Historically and geographically, the term Azarbaijan applies to the province of that name in northwest Iran. The Khanates such as Shirvan, Nakhcehvan, etc. north of the Araxes river to the east of Armenia were re-named as “The Republic of Azarbaijan” by the late Mohammad Amin Rasulzadeh (1884-1955) in 1918 at the best of the pan-Turk activists of the former Ottoman Empire. The term was retained and expolited for geopolitical purposes by the former Soviet Union.

There is now new evidence to support the fact that the renaming of the former Iranian khanates in the Transcaucasus was deliberately done to allow the pan-Turks and then the Soviets to lay claims to the real historical Azarbaijan in Iran’s northwest.

This pertains to a report provided in Tiblisi, Georgia by Kress von Kressenstein (the Head of the German Delegation in the Caucasus) to Prince Max von Badenhe (Reichskanzler of Imperial Germany) on October 30, 1918.

Note that the information on this being an original German citation is provided on the top left (note enclosure 7 of that identification number). Those archives were selected by Wolfgang Gust and are accessible through the site as seen in the link in their German original. Note this citation:

In Persia, the fact that Turkey has selected the name ‘Azerbaijan’ for the most eastern of the three Transcaucasian republics in order to be able to construct a claim to the Persian Azerbaijan has caused very strong ill-feelings in Persia. Agitation in Persia is even greater, because the Persians are by no means friends of the Tartars.

 In essence, the term “Azerbaijan” was applied to those former Iranian khanates north of the Araxes in order to help lay the geopolitical basis for claims on the historical Azarbaijan in Iran’s northwest. This was initially done by pan-Turk activists sympathetic to the Ottoman Empire, and then by the former Soviet Union, followed by pan-Turk nationalists at present.

There are numerous sources that clearly affirm the historical distinction between the historical Azarbaijan and those territories to the north of the Araxes River, now known as the Republic of Azarbaijan. these can be seen in both maps and academic/historical references.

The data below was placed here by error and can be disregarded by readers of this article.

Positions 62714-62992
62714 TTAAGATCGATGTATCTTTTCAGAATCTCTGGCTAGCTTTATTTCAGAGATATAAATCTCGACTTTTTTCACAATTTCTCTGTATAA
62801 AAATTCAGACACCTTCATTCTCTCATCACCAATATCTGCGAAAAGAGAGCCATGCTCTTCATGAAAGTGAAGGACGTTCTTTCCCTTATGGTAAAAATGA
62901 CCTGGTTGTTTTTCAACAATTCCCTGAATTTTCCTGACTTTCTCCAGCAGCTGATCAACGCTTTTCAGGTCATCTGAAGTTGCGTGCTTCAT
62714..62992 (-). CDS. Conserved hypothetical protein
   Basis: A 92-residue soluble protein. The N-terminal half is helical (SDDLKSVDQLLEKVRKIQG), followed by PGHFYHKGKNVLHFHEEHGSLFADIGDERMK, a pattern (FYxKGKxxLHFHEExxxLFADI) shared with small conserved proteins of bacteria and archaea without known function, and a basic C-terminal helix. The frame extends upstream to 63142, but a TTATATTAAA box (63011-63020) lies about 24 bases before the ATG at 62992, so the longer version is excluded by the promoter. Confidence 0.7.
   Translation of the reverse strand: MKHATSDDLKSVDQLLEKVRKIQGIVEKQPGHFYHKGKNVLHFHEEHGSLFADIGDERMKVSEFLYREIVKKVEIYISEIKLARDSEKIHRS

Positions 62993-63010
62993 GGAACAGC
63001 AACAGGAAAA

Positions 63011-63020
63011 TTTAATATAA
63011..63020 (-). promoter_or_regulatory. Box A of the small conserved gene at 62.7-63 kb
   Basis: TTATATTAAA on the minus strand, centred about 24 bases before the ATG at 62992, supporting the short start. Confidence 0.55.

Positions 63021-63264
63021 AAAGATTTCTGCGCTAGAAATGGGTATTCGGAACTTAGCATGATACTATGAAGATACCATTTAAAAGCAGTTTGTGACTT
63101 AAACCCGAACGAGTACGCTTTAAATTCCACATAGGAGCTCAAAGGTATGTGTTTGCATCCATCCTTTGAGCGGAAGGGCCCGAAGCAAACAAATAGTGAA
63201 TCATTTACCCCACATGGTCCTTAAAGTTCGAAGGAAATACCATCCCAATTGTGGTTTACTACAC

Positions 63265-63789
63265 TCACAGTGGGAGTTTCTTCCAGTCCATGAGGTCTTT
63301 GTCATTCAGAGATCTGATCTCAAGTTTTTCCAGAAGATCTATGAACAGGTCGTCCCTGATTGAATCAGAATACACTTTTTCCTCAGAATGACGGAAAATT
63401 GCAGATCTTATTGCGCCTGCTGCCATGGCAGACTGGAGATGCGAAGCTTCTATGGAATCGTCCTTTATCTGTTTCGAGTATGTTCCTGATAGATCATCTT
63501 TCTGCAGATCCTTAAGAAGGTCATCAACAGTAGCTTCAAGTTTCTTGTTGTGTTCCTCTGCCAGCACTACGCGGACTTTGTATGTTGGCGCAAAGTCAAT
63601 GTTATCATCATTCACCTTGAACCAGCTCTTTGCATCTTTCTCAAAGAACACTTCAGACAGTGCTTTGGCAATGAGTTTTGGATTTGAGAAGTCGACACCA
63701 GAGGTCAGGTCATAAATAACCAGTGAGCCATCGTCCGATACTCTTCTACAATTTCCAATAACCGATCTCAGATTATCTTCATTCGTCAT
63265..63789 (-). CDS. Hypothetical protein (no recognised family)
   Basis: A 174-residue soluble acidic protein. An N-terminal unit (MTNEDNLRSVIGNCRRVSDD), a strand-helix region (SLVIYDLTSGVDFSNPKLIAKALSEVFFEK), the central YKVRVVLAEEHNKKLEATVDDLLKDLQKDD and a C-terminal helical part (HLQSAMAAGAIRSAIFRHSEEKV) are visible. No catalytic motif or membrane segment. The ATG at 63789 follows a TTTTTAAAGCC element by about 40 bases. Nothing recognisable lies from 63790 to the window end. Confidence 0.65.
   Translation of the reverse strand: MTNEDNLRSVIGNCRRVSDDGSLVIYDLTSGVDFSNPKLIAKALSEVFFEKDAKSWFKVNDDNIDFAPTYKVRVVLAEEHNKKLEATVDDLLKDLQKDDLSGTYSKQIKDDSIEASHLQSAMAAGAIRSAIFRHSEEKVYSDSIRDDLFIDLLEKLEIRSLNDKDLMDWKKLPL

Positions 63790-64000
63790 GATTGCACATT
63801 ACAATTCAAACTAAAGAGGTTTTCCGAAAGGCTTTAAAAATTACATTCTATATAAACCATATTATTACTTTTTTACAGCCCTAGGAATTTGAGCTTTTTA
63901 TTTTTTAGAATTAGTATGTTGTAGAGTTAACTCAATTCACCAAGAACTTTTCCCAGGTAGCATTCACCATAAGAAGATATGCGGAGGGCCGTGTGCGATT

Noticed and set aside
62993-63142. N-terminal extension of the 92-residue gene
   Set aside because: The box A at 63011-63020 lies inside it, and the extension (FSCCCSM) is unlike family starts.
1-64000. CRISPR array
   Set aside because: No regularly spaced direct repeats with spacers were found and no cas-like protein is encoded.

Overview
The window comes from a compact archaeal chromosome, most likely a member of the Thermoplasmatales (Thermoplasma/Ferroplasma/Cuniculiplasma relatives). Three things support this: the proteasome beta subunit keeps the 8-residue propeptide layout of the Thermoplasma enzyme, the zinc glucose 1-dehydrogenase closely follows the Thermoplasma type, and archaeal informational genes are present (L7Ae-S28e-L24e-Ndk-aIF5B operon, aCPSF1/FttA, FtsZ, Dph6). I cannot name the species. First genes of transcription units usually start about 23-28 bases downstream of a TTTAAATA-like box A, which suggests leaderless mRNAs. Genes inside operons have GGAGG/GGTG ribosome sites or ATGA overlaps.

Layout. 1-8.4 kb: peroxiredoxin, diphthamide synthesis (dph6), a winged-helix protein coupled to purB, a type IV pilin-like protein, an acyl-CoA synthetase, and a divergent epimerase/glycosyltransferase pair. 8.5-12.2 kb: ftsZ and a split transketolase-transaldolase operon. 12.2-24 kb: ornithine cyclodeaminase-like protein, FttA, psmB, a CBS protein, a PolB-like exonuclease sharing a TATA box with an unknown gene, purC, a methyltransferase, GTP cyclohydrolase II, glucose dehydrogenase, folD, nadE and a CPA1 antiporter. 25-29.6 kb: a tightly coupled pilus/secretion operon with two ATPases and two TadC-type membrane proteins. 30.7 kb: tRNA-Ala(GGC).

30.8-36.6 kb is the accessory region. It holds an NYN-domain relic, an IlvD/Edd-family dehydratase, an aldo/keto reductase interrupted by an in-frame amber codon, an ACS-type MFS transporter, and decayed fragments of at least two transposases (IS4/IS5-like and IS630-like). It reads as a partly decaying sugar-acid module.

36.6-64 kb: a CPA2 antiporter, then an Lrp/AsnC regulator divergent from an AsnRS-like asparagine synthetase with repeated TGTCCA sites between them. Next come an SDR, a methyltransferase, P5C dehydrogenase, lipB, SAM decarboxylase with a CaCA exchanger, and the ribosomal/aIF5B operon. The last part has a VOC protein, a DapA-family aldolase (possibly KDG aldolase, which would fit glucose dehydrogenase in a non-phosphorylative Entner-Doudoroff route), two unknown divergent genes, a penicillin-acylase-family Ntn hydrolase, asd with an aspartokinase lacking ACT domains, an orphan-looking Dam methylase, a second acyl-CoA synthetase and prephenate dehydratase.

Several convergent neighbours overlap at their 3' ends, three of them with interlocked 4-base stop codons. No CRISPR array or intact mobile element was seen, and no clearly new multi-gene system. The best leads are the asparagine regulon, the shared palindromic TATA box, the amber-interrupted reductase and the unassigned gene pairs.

Maps of the Caucasus

One example is that of a 1912 map of by the Ottoman Turks (see below).

Map of the Ottoman Empire, western and northwestern Iran and the Caucasus drafted in 1912 by the Ottoman Turks in 1912. Note that the term “Azarbaijan” is only applied to Iran’s northwest, which is a province with that name. The name was not applied to the territories to the north of the Araxes River.

Map of Iran, the eastern marches of the former Ottoman Empire and the Caucasus. Note that the term “Azarbaijan” applies to Iran’s northwest province known as “Azarbaijan”. No such  name is used to designate those territories to the north of the Araxes River.

Historical and Academic References

There are numerous historical references attesting to the historical distinction between the ancient province of Azarbaijan in northwest Iran and the modern-day Republic of azarbaijan which was known as Arran (and other designations such as the Khanates, or Albania, etc.) before 1918. A handful of these include:

Strabo (64/63 BC-23 AD): Cites the people of Iranian Azerbaijan (known as Media Atropatene at the time of Strabo) as Iranians and with Persian as their language

[v] . The “Persian” cited by Strabo would have most likely been of the Parthian Pahlavi variety at the time.

Arrian (92-c. 175 AD): The region north of the Araxes River is cited as “Albania” and south of the Araxes as “Media Atropatene”.

The Hodud-ol-Alam Text (10th century AD): Cites the Araxes River as the northern limit of Azerbaijan.

Ibn-Hawqal: Cites the Araxes River as the southern limit of Arran.

Al-Muqaddasi (10th Century AD): Divided Persia into eight regions which include both Azerbaijan and Arran. Defines Arran as being situated between the Caspian Sea and the Araxes River. 

Yaqut Al-Hamavi (13th Century AD): Defines Arran and Azerbaijan as distinct territories with the Araxes River forming the boundary between them. Arran defined as north and west of the Araxes, with Azerbaijan to the south of the River.

Borhan-e-Qate (Completed 1632 AD): Aras (Araxes) defined as a river flowing past Tbilisi in Georgia and forming the boundary between Arran and Azerbaijan.  

Historical sources have clearly delineated the historical Azerbaijan as having been situated between the Daylamites of Northern Persia to their east, with the Araxes River as its northernmost limit. The region north/northeast of the Araxes River was known as Arran. This region was variously known as Ardan by the Parthians, as well as Alban/Albania as per the Caucasian designation. Armenian historians cite the region north of the Araxes as “Agvan”, “Agvanak”, “Alvan” or “Alvanak”. The region above the Araxes River has never been known as “Azerbaijan”.

Professor Mark Whittow’s map of Oxford University clearly shows the historically attested distinction between ancient Arran/Albania and the original Azerbaijan in Iran:

Note how the Araxes River separates Arran from the historical Azarbaijan (in Iran).